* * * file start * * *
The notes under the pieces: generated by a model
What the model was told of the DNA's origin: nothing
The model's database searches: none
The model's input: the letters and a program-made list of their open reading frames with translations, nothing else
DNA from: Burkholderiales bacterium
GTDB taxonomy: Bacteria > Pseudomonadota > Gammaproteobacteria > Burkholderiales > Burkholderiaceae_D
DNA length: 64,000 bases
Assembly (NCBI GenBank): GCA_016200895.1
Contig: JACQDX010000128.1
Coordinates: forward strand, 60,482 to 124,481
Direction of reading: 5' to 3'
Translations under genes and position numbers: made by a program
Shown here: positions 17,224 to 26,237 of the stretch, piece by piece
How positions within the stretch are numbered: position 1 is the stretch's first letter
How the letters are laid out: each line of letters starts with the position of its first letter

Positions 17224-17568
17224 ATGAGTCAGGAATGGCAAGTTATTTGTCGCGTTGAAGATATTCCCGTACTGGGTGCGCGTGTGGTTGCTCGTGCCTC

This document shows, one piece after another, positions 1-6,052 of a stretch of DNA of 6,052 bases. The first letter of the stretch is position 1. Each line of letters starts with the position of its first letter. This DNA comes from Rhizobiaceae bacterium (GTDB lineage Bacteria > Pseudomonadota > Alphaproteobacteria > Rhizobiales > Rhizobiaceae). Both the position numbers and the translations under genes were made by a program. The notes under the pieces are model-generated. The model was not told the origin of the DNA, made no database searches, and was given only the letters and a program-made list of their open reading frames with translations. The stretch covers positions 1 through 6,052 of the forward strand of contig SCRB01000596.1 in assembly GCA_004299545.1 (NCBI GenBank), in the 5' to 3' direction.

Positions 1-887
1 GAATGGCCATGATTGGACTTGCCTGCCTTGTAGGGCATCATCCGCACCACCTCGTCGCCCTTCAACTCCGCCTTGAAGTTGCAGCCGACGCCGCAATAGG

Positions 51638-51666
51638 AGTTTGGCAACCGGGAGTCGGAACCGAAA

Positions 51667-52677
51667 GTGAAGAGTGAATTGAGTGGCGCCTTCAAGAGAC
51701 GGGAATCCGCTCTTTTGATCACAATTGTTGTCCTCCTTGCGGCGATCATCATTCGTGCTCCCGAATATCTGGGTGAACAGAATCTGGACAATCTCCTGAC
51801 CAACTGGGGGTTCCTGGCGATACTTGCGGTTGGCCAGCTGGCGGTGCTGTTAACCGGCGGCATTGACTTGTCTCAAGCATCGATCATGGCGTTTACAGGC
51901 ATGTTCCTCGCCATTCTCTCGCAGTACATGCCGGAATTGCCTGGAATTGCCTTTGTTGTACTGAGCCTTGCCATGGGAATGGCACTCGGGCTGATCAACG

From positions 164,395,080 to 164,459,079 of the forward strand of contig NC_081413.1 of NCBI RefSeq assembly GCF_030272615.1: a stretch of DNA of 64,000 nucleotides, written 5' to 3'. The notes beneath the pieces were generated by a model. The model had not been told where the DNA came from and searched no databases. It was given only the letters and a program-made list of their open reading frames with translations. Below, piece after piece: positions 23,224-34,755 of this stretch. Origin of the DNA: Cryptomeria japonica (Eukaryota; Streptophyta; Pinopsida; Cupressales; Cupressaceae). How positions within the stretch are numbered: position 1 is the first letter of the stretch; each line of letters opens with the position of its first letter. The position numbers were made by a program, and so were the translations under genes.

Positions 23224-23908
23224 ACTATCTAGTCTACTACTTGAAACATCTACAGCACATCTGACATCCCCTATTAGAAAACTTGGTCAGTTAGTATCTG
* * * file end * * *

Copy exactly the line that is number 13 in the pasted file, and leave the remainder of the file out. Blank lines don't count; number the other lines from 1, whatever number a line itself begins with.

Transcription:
Shown here: positions 17,224 to 26,237 of the stretch, piece by piece